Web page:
The New Barns court case ended with the acquittal of eight staff, but should they have been prosecuted in the first place? (30.5.00)Posted: June 2, 2014
Community Care, 30th May 2000
The New Barns court case ended with the acquittal of eight staff, but should they have been prosecuted in the first place? Barbara Kahan and Chris Beedell introduce the cases for and against school
The six-month trial involving staff at New Barns, an independent boarding school for children with emotional and behavioural difficulties in Gloucestershire, ended with the eight defendants cleared of cruelty and conspiracy to falsely imprison pupils, writes Audrey Thompson.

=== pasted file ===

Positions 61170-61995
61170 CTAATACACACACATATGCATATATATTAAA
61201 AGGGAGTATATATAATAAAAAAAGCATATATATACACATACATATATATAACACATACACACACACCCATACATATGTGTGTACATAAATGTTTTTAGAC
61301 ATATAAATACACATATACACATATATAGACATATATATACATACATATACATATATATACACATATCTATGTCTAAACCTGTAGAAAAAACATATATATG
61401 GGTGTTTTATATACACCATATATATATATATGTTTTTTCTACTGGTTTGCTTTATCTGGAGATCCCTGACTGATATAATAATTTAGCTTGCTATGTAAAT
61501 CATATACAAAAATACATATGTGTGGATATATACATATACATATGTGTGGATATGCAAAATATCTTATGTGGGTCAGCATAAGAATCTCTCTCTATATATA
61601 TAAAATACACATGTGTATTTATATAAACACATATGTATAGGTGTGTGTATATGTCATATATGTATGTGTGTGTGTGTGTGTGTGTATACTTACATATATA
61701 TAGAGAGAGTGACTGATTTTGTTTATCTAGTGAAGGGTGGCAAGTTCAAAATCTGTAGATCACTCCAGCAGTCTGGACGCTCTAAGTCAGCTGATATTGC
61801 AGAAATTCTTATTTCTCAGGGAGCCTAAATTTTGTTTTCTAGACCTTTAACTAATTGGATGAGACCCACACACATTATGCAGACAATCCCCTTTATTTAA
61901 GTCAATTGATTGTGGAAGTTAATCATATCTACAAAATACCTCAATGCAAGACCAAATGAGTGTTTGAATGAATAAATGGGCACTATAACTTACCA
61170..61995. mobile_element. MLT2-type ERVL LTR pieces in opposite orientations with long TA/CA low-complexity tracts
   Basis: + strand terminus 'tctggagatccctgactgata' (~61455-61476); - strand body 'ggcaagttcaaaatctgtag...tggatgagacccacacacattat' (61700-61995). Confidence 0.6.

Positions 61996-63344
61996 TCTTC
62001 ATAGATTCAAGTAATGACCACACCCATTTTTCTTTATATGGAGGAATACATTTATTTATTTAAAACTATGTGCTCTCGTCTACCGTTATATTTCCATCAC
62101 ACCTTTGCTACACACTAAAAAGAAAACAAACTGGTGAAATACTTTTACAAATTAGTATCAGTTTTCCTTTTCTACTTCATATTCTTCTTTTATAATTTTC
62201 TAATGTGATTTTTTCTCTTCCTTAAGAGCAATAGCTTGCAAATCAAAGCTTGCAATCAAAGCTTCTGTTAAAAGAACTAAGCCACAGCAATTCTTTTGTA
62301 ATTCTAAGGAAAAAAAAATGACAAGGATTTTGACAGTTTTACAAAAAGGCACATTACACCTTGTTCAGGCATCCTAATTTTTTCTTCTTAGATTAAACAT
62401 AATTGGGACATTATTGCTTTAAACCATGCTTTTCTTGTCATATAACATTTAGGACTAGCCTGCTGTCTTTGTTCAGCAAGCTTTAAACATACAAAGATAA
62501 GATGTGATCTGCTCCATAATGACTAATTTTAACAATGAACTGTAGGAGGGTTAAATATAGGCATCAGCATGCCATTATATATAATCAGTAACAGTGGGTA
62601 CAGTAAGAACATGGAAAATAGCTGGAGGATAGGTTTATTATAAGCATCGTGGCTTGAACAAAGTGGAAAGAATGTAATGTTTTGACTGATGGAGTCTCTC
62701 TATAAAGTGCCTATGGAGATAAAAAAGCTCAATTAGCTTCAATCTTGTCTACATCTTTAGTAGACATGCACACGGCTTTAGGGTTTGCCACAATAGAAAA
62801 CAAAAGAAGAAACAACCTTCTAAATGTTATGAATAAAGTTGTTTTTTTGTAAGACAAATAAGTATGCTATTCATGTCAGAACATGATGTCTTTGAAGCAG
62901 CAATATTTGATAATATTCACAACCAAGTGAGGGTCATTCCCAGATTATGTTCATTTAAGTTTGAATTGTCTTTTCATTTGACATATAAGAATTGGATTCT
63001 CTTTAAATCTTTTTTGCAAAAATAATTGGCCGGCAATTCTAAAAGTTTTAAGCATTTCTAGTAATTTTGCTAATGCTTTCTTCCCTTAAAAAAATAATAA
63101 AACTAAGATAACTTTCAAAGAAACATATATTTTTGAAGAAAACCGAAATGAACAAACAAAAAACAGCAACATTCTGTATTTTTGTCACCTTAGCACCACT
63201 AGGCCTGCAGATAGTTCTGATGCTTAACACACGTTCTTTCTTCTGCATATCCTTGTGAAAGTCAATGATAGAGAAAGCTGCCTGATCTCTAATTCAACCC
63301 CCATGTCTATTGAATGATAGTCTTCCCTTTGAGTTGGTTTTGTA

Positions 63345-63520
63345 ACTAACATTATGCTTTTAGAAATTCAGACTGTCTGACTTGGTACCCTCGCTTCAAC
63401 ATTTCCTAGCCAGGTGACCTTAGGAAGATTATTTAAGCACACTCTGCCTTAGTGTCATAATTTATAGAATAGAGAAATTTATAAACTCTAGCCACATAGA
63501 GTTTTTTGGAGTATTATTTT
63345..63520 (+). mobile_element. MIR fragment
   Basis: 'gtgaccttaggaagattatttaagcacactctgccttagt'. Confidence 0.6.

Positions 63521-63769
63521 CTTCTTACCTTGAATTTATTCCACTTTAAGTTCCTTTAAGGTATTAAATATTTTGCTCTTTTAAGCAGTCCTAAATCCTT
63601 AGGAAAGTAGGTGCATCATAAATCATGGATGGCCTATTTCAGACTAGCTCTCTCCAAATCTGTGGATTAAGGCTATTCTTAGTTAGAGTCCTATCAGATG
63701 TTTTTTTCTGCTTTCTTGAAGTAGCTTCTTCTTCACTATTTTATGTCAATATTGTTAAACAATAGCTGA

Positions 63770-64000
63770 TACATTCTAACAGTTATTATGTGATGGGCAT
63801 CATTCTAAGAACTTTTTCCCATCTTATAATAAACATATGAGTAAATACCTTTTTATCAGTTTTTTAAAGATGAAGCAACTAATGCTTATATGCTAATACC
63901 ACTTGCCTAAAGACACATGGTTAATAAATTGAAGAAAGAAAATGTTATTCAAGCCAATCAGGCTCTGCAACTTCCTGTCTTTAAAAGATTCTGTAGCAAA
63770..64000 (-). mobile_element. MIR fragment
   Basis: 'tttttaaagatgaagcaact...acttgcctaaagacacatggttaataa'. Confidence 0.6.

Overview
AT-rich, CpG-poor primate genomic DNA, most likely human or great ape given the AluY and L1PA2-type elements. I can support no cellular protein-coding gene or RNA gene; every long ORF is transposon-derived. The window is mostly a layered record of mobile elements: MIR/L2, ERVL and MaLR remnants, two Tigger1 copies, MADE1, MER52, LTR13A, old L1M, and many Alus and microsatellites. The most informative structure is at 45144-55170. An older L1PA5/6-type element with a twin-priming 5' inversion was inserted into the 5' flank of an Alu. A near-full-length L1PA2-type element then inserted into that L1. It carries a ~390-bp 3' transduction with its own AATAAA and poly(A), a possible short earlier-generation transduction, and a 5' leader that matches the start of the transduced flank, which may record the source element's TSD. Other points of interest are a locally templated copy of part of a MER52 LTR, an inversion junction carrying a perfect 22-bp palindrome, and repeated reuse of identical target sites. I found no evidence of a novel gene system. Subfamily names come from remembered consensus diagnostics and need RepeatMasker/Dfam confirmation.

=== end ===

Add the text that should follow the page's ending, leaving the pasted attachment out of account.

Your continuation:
But the trial raised serious concerns about the methods used to isolate children in residential care, and about what constitutes a legitimate reason to prosecute. Clearly, the defenders and critics of New Barns interpret the facts about what happened in the school in markedly different ways. One camp argues that the trial amounts to pronouncing guilt by association, the other that it would have been negligent not to prosecute.
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